Just to make a comparison easier, the following table is a summary of metric sizes of the three models, as specified by Tenba. You should take them with a grain of salt, since probably they are rounded to the closest cm, and in any case the size of a soft-walled bag is not fixed but depends on how the contents are packed.
Lowepro tactical backpacks
Lowepro currently makes two camera backpacks of a design comparable to the Tenba Axis. They are the ProTactic BP 350 AW II (rated at 16 l) and 450 AW II (25 l). They differ from the Tenba design, among other things, in having quick access hatches on both sides and on top, in addition to the main access hatch on the back. They also have an accessory pocket on either side, a small pocket on the right side of the hip belt and a really small one on the left side, but no rear pocket. The lack of a rear pocket makes the Lowepro ProTactic look wider and less deep than the Tenba Axis.
Personally, I prefer one large external pocket than several small ones. At least, when I am looking for something I only have one pocket to search. Keping all my small stuff in an organizer bag that can instantly be taken out of this one pocket is a further advantage. Security-wise, the four zippers of the Tenba Axis may be a little easier to keep an eye on than the eight ones of the Lowepro proTactic.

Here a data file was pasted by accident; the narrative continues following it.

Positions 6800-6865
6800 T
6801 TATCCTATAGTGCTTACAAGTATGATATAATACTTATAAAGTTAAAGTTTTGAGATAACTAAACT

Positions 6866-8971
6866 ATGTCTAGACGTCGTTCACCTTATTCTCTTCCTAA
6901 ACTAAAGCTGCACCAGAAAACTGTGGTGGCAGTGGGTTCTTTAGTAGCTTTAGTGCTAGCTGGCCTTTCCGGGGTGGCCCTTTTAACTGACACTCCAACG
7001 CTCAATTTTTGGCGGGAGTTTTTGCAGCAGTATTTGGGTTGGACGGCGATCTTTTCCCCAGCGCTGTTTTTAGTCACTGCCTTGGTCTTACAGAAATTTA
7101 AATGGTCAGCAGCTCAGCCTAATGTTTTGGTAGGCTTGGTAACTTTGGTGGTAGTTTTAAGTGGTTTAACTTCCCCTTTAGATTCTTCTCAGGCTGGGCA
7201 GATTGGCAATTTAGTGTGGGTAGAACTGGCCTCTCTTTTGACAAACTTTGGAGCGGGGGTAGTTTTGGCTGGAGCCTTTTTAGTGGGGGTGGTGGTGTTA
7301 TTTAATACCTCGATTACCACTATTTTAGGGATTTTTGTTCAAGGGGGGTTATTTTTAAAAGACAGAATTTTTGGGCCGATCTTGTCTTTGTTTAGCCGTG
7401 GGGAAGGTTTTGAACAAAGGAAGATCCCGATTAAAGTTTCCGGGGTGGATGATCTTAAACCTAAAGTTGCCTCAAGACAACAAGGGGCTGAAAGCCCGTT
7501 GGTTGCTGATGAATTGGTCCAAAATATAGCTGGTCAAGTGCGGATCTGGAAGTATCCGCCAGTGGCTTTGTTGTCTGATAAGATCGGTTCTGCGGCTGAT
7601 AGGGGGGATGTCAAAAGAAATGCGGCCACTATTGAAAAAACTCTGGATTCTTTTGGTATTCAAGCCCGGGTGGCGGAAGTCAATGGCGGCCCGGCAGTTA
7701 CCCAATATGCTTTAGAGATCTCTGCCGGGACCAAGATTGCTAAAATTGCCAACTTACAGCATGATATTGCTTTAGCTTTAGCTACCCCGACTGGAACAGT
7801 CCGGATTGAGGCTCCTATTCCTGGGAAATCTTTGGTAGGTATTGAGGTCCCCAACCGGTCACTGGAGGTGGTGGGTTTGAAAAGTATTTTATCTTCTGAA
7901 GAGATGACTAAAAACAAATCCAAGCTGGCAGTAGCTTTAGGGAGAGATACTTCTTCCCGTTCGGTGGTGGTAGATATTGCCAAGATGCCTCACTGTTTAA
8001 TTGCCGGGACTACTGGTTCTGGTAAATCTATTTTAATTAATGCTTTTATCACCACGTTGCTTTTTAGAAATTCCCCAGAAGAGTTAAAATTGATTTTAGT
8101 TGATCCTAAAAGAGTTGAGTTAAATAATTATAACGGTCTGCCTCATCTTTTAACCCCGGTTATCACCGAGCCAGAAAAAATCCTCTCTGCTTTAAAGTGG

The most significant difference between the Lowepro ProTactic and Tenba Axis is that the shoulder straps are attached to the main body of the pack in the ProTactic, but to the main hatch in the Axis. This allows the Tenba Axis to better adjust the height of the pack on one's back, which is a plus for persons with non-average body frames, while the Lowepro packs are more limited in this respect.
The Lowepro proTactic backpacks have no built-in dedicated pocket for a water bottle, although one could be attached to the webbing on a side hatch. This gives me the impression that the Lowepro ProTactic are designed just as purebreed camera-and-laptop backpacks, while the Tenba Axis acknowledge the importance of the photographer's need for hydration.
I do not know whether the webbings on the Lowepro ProTactic are compatible with the PALS ones, but from illustrations it looks like the horizontal, and possibly the vertical spacing as well, may be higher than PALS'. I do know that the webbings on earlier Lowepro backpacks, vests, belts and lens pouches are not PALS-sized and problematic to use with PALS equipment.
The price of the 450 AW seems to be roughly comparable to the Tenba Axis 24 l. At 2.84 kg, the ProTactic 450 AW II is significantly heavier than the Tenba Axis 24 l (2.1 Kg). The general appearance of this series is, like the Tenba Axis, tidier than most camera backpacks.
Counterfeit Lowepro tactical backpacks
An additional concern when buying a Lowepro ProTactic backpack by mail order is that there are numerous reports of counterfeit Lowepro ProTactic items, complete of fake Lowepro labels, virtually always manufactured in China. They are commonly sold on eBay and Aliexpress, but might also find their way to unscrupulous sellers in other countries. See for example this detailed article.